In paternity unwed/unmarried parents cases, gifts from the paying party’s family members and gifts from the paying party’s boyfriends and girlfriend may be included in calculating the paying party’s income. In a recently decided case captioned Wood v. Wood, the father started working for a company owned by his girlfriend. In his financial affidavit the father listed his monthly income. The trial court found that the father earned a salary from the father’s employment, but also believed that another source was paying the father’s expenses. The trial court imputed additional income to the father from his family and from his girlfriend. When the case was presented to the Florida Court of Appeal, the father argued that the trial court misunderstood his financial circumstances and argued that the trial court’s ruling was erroneous. The Court of Appeal agreed with the father and found that the trial court’s ruling was based on speculation. The Florida Court of Appeal and reversed the lower court’s ruling.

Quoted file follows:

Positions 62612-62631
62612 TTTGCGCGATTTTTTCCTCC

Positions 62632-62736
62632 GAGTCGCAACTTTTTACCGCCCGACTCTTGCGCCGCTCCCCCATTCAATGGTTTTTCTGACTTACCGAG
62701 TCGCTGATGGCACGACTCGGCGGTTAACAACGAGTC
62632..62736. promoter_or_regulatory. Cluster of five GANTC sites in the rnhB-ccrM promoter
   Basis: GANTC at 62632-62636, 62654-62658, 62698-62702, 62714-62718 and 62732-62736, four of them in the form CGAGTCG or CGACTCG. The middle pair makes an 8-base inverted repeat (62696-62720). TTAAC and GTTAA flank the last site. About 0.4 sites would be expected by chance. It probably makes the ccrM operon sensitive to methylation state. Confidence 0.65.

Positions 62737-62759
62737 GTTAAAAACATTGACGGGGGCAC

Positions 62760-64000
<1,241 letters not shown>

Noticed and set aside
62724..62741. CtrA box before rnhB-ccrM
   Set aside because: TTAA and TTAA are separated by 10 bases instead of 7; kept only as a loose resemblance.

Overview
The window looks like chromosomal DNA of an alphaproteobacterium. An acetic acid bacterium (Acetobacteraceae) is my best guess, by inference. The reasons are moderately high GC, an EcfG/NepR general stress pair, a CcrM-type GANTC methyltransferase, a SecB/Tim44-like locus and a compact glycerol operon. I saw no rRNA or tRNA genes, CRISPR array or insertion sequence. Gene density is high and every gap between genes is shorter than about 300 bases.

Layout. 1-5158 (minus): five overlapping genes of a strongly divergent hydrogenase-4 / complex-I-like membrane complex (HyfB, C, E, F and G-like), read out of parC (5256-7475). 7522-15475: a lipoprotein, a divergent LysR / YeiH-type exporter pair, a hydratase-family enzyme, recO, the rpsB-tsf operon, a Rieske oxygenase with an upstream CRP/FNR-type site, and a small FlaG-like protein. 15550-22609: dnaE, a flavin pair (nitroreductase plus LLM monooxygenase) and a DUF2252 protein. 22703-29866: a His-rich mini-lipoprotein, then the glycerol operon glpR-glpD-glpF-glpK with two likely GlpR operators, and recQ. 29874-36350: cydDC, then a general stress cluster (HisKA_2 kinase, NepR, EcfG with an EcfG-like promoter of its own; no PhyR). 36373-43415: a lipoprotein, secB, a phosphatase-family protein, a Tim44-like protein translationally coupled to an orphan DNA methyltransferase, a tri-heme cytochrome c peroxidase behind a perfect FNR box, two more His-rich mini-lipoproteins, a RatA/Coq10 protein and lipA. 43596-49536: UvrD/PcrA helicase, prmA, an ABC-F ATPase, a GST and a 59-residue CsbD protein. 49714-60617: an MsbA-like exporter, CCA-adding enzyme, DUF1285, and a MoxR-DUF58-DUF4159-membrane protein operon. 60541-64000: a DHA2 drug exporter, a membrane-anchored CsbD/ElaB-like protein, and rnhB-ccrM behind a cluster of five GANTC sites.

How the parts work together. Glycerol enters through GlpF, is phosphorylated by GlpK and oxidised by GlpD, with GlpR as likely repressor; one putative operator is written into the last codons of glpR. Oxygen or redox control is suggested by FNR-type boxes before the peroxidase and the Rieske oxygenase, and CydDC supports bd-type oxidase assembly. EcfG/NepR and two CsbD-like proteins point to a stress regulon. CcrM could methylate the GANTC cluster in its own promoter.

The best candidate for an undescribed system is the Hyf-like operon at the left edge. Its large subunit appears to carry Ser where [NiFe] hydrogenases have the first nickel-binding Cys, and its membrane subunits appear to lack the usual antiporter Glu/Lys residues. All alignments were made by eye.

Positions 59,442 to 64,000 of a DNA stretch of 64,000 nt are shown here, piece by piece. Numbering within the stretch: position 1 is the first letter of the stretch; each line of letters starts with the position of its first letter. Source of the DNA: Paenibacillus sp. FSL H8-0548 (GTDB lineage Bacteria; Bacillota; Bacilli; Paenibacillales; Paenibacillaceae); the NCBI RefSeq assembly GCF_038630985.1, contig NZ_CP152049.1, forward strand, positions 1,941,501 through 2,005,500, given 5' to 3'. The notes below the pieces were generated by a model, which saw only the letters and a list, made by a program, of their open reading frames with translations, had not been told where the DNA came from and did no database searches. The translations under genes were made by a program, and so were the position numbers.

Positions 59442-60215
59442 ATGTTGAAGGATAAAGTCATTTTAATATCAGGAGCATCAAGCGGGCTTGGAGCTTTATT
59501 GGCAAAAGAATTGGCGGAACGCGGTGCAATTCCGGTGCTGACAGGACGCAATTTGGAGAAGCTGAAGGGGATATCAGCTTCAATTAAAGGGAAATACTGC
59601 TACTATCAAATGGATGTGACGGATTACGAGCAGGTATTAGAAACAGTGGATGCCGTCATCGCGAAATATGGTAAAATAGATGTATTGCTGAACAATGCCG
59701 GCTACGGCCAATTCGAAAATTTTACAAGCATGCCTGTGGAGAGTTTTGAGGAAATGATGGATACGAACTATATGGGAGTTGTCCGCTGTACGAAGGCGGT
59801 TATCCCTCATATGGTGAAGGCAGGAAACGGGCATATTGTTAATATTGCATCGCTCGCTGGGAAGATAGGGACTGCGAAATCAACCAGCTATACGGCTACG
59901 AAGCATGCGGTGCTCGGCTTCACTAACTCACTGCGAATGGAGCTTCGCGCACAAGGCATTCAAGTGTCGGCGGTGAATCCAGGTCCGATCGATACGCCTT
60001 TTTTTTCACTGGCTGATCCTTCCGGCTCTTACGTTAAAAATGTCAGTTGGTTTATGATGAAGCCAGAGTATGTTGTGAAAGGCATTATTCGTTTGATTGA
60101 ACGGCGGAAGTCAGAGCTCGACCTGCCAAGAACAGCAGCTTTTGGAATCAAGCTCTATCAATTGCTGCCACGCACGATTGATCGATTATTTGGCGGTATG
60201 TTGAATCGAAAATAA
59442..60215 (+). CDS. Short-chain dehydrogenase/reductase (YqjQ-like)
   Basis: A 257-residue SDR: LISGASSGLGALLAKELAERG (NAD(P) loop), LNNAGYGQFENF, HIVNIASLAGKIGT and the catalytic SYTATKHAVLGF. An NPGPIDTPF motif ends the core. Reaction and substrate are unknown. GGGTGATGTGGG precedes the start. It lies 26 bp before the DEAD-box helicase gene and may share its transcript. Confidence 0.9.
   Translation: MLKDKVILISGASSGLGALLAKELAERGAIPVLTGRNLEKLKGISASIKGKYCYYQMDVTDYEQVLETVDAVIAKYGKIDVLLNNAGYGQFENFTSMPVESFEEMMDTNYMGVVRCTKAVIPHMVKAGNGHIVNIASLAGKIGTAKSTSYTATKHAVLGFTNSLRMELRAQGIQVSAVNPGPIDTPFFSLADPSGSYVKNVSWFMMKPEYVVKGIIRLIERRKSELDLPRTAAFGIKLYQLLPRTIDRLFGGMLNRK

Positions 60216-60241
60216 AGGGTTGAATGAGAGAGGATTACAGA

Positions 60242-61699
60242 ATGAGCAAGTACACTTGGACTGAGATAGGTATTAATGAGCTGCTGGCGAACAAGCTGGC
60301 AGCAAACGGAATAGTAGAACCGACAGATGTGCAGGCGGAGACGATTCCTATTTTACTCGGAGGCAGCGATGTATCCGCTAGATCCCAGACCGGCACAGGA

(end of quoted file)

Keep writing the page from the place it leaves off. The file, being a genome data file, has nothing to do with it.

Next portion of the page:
The Court of Appeal ruled that in a paternity action, a party’s income includes expenses that are reimbursed if they reduce living expenses. In imputing income, a trial court is required to make a specific determination as to the exact amounts of the reimbursed expenses. When gifts from family members and friends are ongoing and continuing and it is shown that they will occur in the future, they may be included in calculating a party’s income for purposes of calculating child support.
In this case, the Court of Appeal found that the evidence did not warrant a finding that the father received additional income from his family or from his girlfriend. The Court of Appeal found that the evidence did not warrant the conclusion that the parents’ gifts to the father would continue into the future. Additionally, there was no evidence that the girlfriend reimbursed the husband’s expenses.
To speak with an attorney for unwed/unmarried parents in Florida, contact Matthew Lane & Associates, P.A. at (561) 363-3400.